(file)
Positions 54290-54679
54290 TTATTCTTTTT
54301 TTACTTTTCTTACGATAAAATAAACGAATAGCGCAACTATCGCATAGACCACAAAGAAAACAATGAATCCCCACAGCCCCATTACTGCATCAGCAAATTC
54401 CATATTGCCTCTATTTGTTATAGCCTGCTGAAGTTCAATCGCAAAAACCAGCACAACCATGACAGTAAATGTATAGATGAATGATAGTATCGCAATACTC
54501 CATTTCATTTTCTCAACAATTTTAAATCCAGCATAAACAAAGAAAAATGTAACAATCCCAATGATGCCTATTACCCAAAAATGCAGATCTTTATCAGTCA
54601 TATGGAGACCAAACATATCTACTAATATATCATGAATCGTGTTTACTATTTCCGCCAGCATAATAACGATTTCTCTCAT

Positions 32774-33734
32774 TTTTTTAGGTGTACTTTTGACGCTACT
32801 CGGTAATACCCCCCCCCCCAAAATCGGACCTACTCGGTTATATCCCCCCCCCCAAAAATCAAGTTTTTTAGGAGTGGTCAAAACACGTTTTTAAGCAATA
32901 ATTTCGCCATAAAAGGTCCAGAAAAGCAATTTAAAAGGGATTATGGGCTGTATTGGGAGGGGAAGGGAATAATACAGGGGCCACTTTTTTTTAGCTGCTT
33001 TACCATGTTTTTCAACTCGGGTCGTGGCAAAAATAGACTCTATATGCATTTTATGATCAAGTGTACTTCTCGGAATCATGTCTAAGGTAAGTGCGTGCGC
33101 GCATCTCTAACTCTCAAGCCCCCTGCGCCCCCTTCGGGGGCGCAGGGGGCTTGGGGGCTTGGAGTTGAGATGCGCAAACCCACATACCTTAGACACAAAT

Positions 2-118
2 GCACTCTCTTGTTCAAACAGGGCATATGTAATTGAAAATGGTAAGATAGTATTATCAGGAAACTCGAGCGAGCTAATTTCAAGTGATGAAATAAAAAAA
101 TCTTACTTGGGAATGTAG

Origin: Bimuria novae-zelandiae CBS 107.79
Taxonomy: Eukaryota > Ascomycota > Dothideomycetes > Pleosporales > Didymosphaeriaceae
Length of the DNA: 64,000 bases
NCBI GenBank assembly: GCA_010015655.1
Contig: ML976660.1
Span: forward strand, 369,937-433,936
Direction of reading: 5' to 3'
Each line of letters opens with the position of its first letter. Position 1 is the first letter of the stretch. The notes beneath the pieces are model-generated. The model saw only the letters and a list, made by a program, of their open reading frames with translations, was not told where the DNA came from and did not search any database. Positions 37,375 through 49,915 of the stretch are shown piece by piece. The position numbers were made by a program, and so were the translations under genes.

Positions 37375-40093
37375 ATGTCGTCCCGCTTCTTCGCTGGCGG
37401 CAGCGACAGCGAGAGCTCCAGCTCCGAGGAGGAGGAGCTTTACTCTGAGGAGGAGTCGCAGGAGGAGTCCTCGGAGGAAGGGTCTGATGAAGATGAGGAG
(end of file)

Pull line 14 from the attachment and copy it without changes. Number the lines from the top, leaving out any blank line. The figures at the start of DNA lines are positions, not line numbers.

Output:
2 GCACTCTCTTGTTCAAACAGGGCATATGTAATTGAAAATGGTAAGATAGTATTATCAGGAAACTCGAGCGAGCTAATTTCAAGTGATGAAATAAAAAAA